Health/Human Services

State warns insurers not to restrict abortion coverage – Seven health insurers in California are mulling how to respond to letters from the state warning them that health plans excluding abortion coverage are a violation of state law.   Bakersfield Californian article

FDA action may speed up valley fever drug development – A promising anti-valley fever drug could move into clinical trials more quickly after federal officials declared it a “qualifying infectious disease product,” officials announced Friday.  Bakersfield Californian article

California regulators clear Obamacare rates, hold off on networks – California regulators won’t challenge the next round of health insurance rate increases in the state exchange, but insurers’ narrow networks of doctors and hospitals are drawing tougher scrutiny.  LA Times article

United Way of Stanislaus County will assist Covered California with second enrollment campaign – United Way of Stanislaus County will assist with promoting the second enrollment period for health coverage through the Covered California exchange this fall. The Stanislaus group was among eight United Way chapters to receive Covered California navigator grants. It will receive $26,000 of the $424,495 in funding awarded to United Way of California and eight of its chapters.  Modesto Bee article

California sees more cases on enterovirus D-68, health officials say – The number of confirmed California cases of enterovirus D-68 has risen to 14, public health officials announced Friday.   LA Times articleSan Francisco Chronicle article

More than half of California’s hospitals dinged for readmissions – The federal government is fining 64 percent of California hospitals for having too many Medicare patients return to the hospital within a month of being discharged, according to an analysis of Medicare data by Kaiser Health News.  KQED report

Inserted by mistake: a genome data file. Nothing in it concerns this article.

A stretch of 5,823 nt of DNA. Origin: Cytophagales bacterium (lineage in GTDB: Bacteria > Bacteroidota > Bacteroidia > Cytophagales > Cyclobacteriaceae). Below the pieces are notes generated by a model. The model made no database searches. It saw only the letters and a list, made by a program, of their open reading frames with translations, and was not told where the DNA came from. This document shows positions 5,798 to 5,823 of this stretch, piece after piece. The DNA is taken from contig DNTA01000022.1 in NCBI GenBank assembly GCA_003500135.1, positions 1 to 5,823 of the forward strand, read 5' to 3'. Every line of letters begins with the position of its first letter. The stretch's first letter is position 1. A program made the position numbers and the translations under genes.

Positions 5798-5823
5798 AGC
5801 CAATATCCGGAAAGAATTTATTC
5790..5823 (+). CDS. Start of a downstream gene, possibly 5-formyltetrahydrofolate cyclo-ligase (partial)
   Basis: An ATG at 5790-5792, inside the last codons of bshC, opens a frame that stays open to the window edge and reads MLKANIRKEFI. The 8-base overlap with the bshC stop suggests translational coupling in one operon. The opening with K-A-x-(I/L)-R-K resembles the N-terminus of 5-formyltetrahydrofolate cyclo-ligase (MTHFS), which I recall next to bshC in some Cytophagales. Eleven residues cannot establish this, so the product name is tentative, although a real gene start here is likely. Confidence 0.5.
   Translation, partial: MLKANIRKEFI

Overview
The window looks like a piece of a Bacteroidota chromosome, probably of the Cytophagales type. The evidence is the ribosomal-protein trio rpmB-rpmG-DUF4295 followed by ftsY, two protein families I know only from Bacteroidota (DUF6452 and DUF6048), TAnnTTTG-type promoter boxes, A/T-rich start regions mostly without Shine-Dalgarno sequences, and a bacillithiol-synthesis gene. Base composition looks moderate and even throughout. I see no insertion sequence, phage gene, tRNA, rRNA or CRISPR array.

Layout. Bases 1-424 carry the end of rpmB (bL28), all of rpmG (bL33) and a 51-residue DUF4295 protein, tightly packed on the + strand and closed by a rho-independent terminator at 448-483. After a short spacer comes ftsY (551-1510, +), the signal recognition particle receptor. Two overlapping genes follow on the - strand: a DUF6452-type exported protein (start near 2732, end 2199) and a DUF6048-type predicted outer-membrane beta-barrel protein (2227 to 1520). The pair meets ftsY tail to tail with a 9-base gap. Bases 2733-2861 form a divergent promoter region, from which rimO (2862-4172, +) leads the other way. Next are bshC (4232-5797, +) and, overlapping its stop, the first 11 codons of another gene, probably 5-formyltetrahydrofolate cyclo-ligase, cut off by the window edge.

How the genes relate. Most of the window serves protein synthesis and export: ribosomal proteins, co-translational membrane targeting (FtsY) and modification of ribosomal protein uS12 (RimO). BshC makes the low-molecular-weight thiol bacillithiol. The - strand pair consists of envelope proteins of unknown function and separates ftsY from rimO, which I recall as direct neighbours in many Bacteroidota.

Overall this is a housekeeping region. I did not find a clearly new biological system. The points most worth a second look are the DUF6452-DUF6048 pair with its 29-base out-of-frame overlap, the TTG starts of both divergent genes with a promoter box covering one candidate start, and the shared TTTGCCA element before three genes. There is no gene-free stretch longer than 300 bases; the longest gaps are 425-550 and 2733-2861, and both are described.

Merced hospital doesn’t want woman in fake baby incident prosecuted – A spokesman for Mercy Medical Center this week said the hospital does not wish to press any criminal charges against a woman arrested in August for allegedly trying to enter the maternity ward while dressed as a nurse and carrying a lifelike baby doll.  Merced Sun-Star article

Other Areas

Michael Fitzgerald: An invitation to increase Stockton’s civic smarts – If, like me, you want the city of Stockton to pick itself up, dust itself off and reach its potential, I hope you will join me and a splendid band of colleagues in raising Stockton’s civic IQ. We call ourselves the Stockton Civics Group. And tomorrow we launch a booklet I wrote called “Stockton Government: How it Works, and How to Make it Work for You.”  Stockton Record article

Judge orders Harry Baker to stay in jail – Harry Baker will remain in the Fresno County jail until his lawyer finds a nursing home that will care for the former Madera County supervisor and make sure he doesn’t skip another court hearing on his long-running child molestation case, a judge said Friday.  Fresno Bee article

No evidence of retaliation by Bay Bridge boss, CHP says – The lead Caltrans official on the Bay Bridge project mishandled engineers’ complaints about work done in China for the new eastern span, but there is no evidence he illegally retaliated against them, state investigators said Friday.  San Francisco Chronicle articleSacramento Bee article

Chandra Levy case stretches out in bid for new trial – The evidence-gathering to resolve a bid for a new trial in the Chandra Levy murder case will now stretch out until at least February 2015, attorneys agreed Friday.  McClatchy Newspapers article

William Robert Belcher, Fresno parks visionary, dies – Fresno has lost one its most faithful environmentalists. William Robert Belcher — “Bob” to all who knew him during his nearly four decades at the city’s parks department — died Tuesday.  Fresno Bee article

Valley Editorial Roundup

Bakersfield Californian  During his first term, the independent Dave Jones struck a balance between these sometimes competing goals. Voters should re-elect him to a second term to continue protecting consumers, while nurturing a financially strong insurance industry.

Fresno Bee – The Valley needs the strongest possible delegation representing it in Congress. Let’s send Amanda Renteria, Jim Costa, Devin Nunes and Art Moore to the House of Representatives in the Nov. 4 election; Thumbs up, thumbs down.

Merced Sun-Star – Proposition 1 is a crucial investment in California’s future.

Modesto Bee – Our Views: No everybody wants to protect Wood Colony, homelessness in Turlock and other issues.

Sacramento Bee – Severe drought has exacerbated weaknesses in California’s water system, highlighting problems that a $7.5 billion water bond would begin to address and giving voters ample reason to approve Proposition 1 on Nov. 4.